These money mule scams often start as online dating relationships, online loan applications, online job applications for personal assistant or other work-at-home type jobs, car wrapping, secret shoppers, or even prizes. Here is an example of how the scam works. The scammer will send money to you and then ask you to send most of it out to someone else on their behalf. The transfer out request usually includes methods such as gift cards, wire transfers, cryptocurrency such as BitCoin, or even sending cash through the mail.
The scammers often demand immediate action before you have time to think about what they have asked you to do. They will not tell you the money is stolen. Unfortunately, you will soon realize there never was a relationship, job, or prize - only a scam that could get you into legal trouble for helping move stolen money. Criminals are good at manipulating innocent people to help them. The money they send you may be from the other person they scammed, and you may be helping criminals hurt people just like yourself.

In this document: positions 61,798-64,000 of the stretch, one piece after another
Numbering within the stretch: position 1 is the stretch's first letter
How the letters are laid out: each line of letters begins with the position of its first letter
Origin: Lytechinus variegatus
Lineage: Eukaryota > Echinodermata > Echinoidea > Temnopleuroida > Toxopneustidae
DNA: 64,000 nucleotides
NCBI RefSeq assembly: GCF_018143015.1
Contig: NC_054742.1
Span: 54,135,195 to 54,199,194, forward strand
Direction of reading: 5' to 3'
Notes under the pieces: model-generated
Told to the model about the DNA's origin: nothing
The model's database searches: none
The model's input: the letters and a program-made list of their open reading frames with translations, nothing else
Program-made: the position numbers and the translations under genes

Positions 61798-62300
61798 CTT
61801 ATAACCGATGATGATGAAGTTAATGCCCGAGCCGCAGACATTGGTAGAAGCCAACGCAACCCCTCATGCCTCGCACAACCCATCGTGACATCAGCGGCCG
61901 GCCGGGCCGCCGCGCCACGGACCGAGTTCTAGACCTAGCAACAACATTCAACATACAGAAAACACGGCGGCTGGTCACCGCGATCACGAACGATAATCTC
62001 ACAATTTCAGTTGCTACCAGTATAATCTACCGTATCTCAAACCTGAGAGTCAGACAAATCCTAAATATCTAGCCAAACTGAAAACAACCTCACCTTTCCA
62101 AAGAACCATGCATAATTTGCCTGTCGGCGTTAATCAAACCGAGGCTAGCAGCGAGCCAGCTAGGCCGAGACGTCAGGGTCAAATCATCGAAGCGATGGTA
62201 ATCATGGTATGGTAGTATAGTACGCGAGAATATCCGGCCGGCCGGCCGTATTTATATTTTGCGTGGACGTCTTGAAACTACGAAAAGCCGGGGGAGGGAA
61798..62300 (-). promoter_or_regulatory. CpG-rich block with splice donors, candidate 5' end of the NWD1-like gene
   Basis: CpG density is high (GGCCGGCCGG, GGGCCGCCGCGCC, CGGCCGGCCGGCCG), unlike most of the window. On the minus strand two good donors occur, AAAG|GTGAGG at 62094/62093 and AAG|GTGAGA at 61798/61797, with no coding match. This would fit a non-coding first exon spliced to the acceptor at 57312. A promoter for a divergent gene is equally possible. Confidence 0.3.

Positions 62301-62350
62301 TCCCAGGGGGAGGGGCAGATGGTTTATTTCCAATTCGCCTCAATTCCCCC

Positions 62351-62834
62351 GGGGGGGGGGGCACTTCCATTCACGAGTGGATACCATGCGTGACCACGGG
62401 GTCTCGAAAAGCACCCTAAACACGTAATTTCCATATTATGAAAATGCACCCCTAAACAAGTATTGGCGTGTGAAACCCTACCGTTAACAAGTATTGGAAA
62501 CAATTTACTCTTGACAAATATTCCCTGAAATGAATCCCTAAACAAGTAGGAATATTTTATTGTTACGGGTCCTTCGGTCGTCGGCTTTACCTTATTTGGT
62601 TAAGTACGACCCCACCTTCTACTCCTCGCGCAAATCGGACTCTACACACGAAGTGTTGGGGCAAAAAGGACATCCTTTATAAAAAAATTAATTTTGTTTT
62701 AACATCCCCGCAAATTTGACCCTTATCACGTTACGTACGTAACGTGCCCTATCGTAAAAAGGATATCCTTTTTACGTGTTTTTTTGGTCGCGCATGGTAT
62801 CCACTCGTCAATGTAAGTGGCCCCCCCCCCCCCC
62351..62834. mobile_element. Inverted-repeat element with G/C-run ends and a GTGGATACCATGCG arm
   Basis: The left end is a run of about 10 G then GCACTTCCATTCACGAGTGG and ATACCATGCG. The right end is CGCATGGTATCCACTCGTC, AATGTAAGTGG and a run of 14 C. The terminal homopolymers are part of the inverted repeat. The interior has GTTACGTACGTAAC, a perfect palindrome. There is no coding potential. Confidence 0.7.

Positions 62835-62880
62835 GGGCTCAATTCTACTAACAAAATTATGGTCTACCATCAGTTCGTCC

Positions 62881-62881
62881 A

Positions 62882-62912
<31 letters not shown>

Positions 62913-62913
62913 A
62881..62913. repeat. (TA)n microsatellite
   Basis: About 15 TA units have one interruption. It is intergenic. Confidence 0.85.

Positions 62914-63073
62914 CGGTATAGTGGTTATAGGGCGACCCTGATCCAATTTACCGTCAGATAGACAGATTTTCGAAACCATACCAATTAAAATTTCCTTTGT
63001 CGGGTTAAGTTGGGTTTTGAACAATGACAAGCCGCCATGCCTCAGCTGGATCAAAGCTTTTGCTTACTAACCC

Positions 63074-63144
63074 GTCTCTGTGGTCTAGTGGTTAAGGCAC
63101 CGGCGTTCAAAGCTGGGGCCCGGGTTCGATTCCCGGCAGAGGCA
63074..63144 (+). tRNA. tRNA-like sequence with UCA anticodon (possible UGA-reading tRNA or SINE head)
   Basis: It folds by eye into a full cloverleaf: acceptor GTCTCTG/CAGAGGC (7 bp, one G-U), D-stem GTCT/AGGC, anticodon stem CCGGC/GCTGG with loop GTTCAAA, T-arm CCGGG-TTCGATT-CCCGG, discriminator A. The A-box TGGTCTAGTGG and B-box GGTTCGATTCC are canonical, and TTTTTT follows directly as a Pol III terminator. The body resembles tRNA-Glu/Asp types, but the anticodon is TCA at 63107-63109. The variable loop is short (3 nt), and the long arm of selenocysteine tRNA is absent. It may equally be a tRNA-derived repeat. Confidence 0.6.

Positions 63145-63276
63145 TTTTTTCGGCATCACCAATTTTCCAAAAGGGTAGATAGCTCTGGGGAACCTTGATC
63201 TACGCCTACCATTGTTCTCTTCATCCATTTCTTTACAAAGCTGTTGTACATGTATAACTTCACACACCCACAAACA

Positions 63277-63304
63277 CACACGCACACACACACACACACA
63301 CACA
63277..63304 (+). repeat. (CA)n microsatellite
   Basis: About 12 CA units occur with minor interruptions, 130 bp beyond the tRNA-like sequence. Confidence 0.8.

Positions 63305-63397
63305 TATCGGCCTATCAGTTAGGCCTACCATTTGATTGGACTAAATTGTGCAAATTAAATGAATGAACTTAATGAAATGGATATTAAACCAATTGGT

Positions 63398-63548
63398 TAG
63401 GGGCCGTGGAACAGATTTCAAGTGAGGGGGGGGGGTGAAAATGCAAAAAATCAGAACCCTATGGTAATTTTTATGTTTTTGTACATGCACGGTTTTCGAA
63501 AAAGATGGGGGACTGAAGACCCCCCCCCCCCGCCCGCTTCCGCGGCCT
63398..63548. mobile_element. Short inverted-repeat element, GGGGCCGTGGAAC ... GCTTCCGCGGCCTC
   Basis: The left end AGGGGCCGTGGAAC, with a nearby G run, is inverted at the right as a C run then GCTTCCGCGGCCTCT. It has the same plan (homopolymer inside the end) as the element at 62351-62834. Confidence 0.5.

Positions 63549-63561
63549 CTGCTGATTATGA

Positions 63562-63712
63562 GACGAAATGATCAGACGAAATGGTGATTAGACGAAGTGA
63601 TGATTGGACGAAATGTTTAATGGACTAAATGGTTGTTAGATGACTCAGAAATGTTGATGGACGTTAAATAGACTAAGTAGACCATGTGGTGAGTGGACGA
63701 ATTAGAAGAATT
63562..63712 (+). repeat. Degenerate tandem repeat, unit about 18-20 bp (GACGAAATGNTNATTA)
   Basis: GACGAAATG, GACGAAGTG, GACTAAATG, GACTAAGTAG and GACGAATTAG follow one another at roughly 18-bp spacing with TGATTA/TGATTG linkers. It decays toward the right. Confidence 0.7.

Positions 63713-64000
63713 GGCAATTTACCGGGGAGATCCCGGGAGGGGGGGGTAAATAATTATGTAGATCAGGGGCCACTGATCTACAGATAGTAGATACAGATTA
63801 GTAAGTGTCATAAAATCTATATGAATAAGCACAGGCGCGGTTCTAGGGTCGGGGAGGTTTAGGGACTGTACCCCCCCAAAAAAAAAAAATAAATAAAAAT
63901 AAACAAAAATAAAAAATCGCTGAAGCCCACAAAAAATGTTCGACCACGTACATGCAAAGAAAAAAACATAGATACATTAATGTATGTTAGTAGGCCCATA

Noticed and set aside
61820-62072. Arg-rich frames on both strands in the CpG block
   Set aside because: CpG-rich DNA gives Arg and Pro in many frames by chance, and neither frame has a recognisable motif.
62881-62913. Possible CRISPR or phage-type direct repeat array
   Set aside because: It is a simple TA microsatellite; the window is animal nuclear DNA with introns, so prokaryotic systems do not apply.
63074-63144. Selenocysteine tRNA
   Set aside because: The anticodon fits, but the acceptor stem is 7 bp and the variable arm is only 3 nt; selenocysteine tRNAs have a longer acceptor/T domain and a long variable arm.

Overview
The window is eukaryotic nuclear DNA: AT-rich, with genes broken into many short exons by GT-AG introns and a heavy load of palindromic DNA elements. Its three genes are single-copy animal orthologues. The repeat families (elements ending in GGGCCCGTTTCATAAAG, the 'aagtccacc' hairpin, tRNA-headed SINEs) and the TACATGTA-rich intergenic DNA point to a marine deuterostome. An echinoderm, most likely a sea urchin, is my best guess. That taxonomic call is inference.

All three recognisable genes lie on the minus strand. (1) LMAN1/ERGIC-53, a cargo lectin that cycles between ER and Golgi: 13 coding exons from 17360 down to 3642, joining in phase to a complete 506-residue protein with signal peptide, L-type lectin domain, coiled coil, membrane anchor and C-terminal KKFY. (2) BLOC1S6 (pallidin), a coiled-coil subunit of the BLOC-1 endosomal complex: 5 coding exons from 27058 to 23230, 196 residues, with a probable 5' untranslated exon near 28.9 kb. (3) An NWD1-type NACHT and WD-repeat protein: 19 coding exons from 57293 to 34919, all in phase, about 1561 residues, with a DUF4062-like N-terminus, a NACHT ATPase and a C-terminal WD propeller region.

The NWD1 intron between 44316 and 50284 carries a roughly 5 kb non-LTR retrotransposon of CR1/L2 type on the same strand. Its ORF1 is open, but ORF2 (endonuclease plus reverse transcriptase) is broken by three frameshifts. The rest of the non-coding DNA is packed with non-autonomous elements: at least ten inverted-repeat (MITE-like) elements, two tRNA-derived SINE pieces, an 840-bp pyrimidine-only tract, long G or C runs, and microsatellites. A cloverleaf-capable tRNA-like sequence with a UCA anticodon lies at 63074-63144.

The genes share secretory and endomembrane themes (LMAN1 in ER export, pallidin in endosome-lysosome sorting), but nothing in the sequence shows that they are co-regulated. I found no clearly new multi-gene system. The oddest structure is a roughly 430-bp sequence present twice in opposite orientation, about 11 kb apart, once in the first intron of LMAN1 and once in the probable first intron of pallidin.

Here are a few things you can do to avoid becoming a victim of a money mule scam:
- Never agree to move money for someone, even if they promise a relationship, job, or prize.
- Do not share your personal or banking information with anyone.
- Do not pay out your own money to make money.
- Block unwanted calls or texts.
- Resist the pressure to act immediately and talk to someone you trust about the request.
If you think you might be involved in a scam, stop transferring money and block all contact with the scammer. Notify your financial institution, the wire transfer service, or any other companies involved. Then, report it to the FTC at ftc.gov/complaint.